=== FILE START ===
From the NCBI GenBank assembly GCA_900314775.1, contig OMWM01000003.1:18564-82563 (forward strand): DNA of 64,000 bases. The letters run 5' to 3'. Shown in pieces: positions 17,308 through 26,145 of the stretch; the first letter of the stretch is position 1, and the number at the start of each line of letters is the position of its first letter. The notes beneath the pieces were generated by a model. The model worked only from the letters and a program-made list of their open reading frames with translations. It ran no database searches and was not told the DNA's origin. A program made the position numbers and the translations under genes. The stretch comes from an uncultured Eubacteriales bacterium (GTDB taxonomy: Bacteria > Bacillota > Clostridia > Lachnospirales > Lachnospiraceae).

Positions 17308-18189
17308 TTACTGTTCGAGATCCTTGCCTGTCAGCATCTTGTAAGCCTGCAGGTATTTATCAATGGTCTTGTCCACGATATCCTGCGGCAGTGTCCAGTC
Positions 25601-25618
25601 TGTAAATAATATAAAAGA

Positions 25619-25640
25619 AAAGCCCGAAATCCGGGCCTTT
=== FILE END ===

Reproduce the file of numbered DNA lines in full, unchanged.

From the NCBI GenBank assembly GCA_900314775.1, contig OMWM01000003.1:18564-82563 (forward strand): DNA of 64,000 bases. The letters run 5' to 3'. Shown in pieces: positions 17,308 through 26,145 of the stretch; the first letter of the stretch is position 1, and the number at the start of each line of letters is the position of its first letter. The notes beneath the pieces were generated by a model. The model worked only from the letters and a program-made list of their open reading frames with translations. It ran no database searches and was not told the DNA's origin. A program made the position numbers and the translations under genes. The stretch comes from an uncultured Eubacteriales bacterium (GTDB taxonomy: Bacteria > Bacillota > Clostridia > Lachnospirales > Lachnospiraceae).

Positions 17308-18189
17308 TTACTGTTCGAGATCCTTGCCTGTCAGCATCTTGTAAGCCTGCAGGTATTTATCAATGGTCTTGTCCACGATATCCTGCGGCAGTGTCCAGTC
Positions 25601-25618
25601 TGTAAATAATATAAAAGA

Positions 25619-25640
25619 AAAGCCCGAAATCCGGGCCTTT